The reactivity of eight classes of 26 extensively used pesticides, namely, organochlorines, thiadiazole, dinitroanaline, acetamides, triazines, uracil and carbamates, with three common disinfectants or oxidants including UV 254 (average intensity of 10.8 mW·cm -2 ), ozone (dosage of 4.1 - 6.2 mg·L -1 ) and permanganate (dosage of 15.8 mg·L -1 ) was investigated. The reactions were allowed to proceed for 30 min at pH 7.0 and ambient temperature (25°C ± 3°C). Results indicate that under the applied experimental conditions, more than 95 % of chlorobenzilate, etridiazole, alachlor, butachlor, metolachlor, propachlor, atrazine, simazine, aldicarb, oxamyl and methiocarb could be effectively removed by UV 254 ; and the removal efficiencies of other pesticides were in a range of 12.9%-77.7%. Ozone could completely degrade chloroneb, dichlorvos, bromacil, aldicarb, carbaryl, carbofuran, oxamyl and methiocarb; prometon and aldicarb sulfone were resistant to ozonation; and the removal efficiencies of other pesticides varied from 19.0% to 93.1%. Permanganate could fully degrade dichlorvos, aldicarb and methiocarb; organochlorines, dinitroanaline, thiadiazole, acetamides and other carbamates were resistant to permanganate oxidation; and the removal efficiencies of other pesticides ranged from 16.0% to 88.2%. If the practical dosage applied in drinking water treatment is considered, it is expected that most of the pesticides will be completely degraded by ozone, a few by permanganate, but probably none by UV 254 .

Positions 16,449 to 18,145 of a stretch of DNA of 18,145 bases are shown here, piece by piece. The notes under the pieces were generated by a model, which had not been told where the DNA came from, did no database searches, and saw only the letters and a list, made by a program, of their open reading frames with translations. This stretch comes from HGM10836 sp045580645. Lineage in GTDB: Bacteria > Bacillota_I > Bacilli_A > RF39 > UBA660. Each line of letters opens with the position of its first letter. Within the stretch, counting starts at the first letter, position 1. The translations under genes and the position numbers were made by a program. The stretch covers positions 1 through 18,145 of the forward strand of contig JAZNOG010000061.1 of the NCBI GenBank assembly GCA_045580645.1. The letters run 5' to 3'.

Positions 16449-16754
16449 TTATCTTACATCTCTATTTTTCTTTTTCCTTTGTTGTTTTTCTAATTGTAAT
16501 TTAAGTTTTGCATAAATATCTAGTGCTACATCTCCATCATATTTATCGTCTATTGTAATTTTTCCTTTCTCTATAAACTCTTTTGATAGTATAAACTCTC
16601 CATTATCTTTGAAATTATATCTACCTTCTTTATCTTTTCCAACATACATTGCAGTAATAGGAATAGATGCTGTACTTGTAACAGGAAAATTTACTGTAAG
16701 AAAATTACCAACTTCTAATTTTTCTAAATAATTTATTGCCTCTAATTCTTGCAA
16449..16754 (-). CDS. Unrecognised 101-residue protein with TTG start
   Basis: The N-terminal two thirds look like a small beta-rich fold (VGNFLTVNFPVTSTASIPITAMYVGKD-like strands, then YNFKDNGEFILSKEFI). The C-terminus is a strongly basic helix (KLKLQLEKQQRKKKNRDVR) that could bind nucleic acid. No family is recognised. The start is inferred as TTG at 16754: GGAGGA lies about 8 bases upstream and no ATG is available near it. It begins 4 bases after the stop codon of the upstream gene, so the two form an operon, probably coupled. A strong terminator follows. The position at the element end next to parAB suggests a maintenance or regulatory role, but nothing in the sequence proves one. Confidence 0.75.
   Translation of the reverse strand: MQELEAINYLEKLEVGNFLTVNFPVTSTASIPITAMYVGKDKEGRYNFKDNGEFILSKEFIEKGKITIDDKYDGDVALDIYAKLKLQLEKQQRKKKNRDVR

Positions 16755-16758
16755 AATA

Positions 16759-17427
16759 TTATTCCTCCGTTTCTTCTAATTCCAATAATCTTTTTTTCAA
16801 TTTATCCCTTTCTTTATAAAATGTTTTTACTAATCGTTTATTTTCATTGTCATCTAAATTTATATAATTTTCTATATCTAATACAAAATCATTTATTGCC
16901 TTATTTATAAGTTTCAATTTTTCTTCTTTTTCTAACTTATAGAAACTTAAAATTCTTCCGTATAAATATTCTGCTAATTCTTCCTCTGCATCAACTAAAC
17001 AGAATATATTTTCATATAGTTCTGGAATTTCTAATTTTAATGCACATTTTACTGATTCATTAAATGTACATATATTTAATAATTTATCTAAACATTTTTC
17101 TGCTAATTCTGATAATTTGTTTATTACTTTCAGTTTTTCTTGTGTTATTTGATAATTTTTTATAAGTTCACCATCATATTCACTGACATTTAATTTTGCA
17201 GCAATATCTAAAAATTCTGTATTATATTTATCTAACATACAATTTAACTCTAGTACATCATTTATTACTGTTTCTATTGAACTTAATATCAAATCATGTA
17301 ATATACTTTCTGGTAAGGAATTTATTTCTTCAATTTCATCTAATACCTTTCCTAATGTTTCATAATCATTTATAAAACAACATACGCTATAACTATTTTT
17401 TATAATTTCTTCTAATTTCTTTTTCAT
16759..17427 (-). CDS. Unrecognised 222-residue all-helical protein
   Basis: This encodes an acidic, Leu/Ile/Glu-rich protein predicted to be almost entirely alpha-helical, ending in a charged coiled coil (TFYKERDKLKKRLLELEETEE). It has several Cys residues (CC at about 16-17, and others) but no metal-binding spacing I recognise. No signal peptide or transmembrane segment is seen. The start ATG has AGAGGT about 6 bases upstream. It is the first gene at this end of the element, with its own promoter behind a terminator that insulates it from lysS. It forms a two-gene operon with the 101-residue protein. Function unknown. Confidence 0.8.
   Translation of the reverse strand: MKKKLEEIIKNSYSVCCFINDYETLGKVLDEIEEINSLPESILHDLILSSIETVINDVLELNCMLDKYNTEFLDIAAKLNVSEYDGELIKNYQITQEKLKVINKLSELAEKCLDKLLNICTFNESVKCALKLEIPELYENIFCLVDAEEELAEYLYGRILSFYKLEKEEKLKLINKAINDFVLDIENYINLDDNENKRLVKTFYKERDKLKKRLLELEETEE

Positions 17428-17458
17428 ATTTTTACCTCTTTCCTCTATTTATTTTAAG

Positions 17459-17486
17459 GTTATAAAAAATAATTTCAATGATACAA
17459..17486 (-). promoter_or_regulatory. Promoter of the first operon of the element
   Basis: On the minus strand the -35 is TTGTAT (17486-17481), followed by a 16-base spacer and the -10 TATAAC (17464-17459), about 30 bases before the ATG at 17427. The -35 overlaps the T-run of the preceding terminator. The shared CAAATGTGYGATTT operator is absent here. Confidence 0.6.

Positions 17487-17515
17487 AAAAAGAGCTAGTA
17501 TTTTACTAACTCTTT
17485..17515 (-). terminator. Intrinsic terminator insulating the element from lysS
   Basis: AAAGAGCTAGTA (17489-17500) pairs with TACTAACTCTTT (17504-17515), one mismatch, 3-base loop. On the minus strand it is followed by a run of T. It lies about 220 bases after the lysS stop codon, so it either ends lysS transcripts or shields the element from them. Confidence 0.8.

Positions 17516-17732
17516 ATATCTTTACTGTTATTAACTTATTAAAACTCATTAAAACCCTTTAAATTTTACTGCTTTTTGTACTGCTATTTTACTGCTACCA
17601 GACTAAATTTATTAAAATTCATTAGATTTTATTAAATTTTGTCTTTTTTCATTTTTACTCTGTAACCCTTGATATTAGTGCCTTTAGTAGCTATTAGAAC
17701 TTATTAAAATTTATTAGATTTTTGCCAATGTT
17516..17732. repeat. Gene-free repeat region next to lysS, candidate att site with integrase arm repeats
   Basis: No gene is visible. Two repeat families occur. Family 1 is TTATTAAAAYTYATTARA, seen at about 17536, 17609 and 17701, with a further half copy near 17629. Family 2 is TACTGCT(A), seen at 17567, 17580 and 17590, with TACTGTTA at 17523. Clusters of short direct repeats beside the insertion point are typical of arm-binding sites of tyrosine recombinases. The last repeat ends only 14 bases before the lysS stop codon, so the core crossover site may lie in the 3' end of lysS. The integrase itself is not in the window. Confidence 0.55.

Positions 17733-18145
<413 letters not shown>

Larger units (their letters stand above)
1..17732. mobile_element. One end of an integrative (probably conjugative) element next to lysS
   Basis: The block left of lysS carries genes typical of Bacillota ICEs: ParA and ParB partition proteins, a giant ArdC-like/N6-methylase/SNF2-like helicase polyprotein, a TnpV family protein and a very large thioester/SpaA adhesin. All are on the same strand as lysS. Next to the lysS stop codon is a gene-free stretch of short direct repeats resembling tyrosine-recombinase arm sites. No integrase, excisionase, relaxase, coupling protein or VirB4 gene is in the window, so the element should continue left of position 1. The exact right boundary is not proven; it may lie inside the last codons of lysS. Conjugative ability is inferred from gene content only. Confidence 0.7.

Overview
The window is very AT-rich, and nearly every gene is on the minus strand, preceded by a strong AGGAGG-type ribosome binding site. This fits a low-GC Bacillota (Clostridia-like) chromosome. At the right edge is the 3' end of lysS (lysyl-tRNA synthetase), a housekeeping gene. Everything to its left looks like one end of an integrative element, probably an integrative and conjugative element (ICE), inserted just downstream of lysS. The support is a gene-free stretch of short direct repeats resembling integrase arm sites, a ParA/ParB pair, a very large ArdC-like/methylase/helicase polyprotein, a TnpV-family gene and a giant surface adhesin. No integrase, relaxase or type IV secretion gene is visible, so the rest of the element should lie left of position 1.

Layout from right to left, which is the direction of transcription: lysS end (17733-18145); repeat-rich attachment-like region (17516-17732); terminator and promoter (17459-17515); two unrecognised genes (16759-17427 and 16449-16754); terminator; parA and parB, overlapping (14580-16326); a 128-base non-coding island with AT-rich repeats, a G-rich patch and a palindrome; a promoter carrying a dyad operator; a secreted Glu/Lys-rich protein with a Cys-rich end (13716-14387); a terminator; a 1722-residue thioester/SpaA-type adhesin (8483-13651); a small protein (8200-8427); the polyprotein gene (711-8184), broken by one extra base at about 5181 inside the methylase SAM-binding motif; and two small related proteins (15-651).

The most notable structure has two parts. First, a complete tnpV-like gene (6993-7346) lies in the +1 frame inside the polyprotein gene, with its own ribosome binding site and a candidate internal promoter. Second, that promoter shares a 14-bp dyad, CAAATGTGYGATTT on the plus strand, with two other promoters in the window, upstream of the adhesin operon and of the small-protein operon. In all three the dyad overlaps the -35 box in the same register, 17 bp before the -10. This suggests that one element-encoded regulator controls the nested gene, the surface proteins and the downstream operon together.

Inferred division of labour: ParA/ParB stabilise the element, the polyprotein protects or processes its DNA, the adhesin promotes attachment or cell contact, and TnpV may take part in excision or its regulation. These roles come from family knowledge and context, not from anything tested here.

|Original language||English (US)|
|Number of pages||7|
|Journal||Huanjing Kexue/Environmental Science|
|State||Published - Jan 1 2009|
- Drinking water treatment
ASJC Scopus subject areas
- Environmental Science(all)